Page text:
“What I discovered when I came back into the bars was that younger people are far more educated in terms of the product availability,” said Robert. “We’re getting a lot of craft gins cropping up, new distilleries cropping up. So if we get people coming in and asking for a gin they’ll ask for it by name. ‘Can I have a Hendrick’s and a Fever-Tree Light?’ Or a Botanist or an Edinburgh Gin or Lind & Lime or Isle of Harris or something. They’re definitely more discerning.”

Another big difference has been on the whisky side of the gantry, where Robert has seen demand shift from blends to single malt.

He said there is now much more of an expectation that bars will have a wide range of interesting spirits – and that staff will be able to talk about and recommend them. 

“People are looking for something different, especially Americans,” he explained. 

“When they come in they know Macallan, they know Glenfiddich, but they’re looking for something they can’t get back in the States. 

“So it’ll be something like Glendronach or if you go to Islay we’d look at Ardbeg, maybe the Uigeadail or the Corryvreckan. Or Laphroaig Quarter Cask. 

“People are coming in and looking at what they recognise, but they’re looking for a variation of that particular whisky. Something that’s maybe from the same stable but is a little bit different.”

Like Peter at The Railway Tavern, Robert uses Inverarity Morton for a lot of his spirits, with more unusual malts coming from Royal Mile Whiskies. Obviously, staff knowledge of everything on the gantry is essential. 

Robert said: “We’ve all walked into a pub and said ‘what’s that up there?’ and they’ve gone ‘oh I don’t know, I just work here’. Whereas now people will say to us ‘can you recommend me a malt whisky?’ and we’ll ask them what their palate is like.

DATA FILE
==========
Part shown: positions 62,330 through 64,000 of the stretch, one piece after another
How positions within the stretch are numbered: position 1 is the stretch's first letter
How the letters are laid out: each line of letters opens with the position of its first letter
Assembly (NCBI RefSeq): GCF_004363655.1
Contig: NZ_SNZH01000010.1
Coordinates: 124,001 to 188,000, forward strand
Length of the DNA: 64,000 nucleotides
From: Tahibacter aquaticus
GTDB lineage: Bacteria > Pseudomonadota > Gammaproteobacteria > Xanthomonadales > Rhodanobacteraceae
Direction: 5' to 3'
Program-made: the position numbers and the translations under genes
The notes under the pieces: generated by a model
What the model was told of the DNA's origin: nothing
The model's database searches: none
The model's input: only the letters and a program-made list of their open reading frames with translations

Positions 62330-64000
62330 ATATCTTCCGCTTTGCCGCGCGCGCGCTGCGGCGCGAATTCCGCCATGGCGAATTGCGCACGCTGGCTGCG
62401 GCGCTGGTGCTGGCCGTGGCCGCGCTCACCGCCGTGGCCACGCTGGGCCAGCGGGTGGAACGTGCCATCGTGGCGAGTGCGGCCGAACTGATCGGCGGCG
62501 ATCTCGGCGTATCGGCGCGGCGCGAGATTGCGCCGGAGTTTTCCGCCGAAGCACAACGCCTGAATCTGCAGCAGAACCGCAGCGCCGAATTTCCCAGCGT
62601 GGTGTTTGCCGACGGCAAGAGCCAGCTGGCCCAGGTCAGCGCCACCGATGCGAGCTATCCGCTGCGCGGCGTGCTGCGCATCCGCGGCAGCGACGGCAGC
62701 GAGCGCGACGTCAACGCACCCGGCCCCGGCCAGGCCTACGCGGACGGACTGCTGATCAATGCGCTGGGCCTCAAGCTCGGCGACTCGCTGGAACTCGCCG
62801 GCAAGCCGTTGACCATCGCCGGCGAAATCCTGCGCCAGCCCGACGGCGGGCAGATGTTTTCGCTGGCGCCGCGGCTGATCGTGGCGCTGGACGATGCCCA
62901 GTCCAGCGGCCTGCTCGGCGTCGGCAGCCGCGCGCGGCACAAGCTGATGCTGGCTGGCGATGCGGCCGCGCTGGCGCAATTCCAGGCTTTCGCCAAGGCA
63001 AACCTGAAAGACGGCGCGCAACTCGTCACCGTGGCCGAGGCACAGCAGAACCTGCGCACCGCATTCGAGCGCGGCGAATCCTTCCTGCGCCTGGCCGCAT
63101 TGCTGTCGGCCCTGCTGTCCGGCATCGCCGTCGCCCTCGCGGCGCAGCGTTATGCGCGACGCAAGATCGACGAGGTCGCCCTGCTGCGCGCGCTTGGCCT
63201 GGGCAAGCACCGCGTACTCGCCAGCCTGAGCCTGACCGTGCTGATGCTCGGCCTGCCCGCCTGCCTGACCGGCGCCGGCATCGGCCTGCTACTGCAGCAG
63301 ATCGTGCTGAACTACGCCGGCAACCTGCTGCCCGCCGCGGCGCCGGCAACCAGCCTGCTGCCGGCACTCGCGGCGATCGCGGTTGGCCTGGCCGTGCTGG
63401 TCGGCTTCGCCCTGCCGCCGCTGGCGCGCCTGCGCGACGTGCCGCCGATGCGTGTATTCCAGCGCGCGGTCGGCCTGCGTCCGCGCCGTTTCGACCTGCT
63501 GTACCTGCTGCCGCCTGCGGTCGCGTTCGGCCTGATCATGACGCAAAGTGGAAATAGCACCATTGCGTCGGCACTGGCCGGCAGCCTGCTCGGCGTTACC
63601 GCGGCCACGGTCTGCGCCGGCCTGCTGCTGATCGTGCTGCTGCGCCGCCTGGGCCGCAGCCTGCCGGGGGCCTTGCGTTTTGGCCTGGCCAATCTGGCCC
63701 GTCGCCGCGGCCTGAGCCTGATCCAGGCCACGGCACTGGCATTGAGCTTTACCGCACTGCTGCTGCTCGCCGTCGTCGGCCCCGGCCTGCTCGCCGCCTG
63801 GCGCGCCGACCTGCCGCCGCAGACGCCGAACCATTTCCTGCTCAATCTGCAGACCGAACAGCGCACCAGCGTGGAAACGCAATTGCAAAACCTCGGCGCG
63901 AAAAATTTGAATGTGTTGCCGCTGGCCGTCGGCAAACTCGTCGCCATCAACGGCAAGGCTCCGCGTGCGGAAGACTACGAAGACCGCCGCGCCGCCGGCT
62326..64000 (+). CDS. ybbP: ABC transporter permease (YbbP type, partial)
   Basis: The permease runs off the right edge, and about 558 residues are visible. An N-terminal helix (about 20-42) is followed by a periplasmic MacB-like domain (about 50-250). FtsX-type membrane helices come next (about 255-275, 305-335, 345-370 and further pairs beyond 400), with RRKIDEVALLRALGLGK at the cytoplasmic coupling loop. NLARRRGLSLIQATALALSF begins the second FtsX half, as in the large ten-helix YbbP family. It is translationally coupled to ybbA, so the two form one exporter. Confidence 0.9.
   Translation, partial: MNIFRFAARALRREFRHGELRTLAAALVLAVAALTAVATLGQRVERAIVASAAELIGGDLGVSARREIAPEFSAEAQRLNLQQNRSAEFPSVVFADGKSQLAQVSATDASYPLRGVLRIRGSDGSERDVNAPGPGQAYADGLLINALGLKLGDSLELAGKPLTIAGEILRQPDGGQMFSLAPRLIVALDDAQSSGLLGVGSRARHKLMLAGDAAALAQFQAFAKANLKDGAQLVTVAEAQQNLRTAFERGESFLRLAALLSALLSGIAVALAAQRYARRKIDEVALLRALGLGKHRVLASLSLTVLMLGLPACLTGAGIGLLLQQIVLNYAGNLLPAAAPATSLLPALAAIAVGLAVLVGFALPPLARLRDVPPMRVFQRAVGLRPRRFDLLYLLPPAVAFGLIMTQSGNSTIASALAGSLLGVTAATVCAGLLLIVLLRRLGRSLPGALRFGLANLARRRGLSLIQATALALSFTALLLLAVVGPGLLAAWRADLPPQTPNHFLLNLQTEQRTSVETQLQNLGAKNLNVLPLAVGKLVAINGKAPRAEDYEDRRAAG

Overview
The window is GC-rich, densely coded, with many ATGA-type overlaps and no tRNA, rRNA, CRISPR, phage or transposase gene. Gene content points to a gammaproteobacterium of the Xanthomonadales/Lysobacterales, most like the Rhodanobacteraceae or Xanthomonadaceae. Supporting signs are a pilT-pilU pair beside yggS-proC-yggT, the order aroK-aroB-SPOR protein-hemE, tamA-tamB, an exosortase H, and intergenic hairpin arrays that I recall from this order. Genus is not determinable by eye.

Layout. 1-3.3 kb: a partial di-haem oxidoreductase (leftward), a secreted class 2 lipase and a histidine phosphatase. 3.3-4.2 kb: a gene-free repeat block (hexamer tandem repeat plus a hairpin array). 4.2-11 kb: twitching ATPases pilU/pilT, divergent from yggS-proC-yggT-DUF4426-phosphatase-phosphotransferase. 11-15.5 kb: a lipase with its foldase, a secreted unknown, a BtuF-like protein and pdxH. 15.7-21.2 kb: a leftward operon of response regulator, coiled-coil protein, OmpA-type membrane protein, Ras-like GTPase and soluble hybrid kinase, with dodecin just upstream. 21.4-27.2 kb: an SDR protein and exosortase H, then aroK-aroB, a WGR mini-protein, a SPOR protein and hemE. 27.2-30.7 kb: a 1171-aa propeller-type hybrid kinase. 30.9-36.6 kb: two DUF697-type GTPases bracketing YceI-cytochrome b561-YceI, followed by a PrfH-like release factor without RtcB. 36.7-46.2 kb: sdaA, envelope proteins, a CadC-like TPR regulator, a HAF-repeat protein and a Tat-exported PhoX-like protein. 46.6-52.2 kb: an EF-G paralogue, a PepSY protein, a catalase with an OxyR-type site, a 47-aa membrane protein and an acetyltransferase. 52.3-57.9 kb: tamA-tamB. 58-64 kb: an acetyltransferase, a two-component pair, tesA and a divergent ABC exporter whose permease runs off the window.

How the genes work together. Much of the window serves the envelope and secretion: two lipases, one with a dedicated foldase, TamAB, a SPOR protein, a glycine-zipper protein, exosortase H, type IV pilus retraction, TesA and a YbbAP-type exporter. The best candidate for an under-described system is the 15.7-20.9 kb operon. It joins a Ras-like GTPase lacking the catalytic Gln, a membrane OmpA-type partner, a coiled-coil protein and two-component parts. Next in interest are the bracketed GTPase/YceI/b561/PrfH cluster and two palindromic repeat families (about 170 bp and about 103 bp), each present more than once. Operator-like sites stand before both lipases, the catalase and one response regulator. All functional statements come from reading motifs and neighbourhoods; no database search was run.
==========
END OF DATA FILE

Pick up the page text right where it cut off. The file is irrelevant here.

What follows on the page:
“Do they prefer sweet drinks? Drinks that are a bit smoky? A bit sherry-based? Now we can narrow it down. We can start to advise somebody what to have, whether it’s a gin, a whisky or a beer.” 

Tina McLaren, at The Old Ship Inn in Perth

That was echoed by another Belhaven lessee – Tina McLaren, at The Old Ship Inn in Perth. 

Tina said the pub has a reputation for its gin range as well as its selection of malt whiskies, and customers will expect the right mixer and garnish with their drink. It’s up to the team to ensure they can match the right accompaniments to each product. 

“You have to go out and look for it,” she said. 

“So for gin, for example, there’s the Ginventory app, which you can download and have on your phone. 

“And then we have a sticker system in here, so all the tops of the bottles of gin have a different coloured sticker and then there’s a key sheet with all the stickers. So, for example, Brockmans has grapefruit, blueberries and raspberries in it, so there’s three different-coloured stickers and then there’s the key on the other wall that the staff can look at.”

The Old Ship Inn gantry

Even in the past few years Tina – who has run The Old Ship Inn for 14 years – has noticed customers getting more knowledgeable about the drinks they’re ordering. 

“I think people tried different things during the pandemic,” she said. 

“And then they bring that into the pub with them. 

“So they might prefer Gordon’s gin and lemon Fanta because that’s what they drank during the pandemic. It’s not a bad thing. It’s actually a good thing, because people are trying different things.”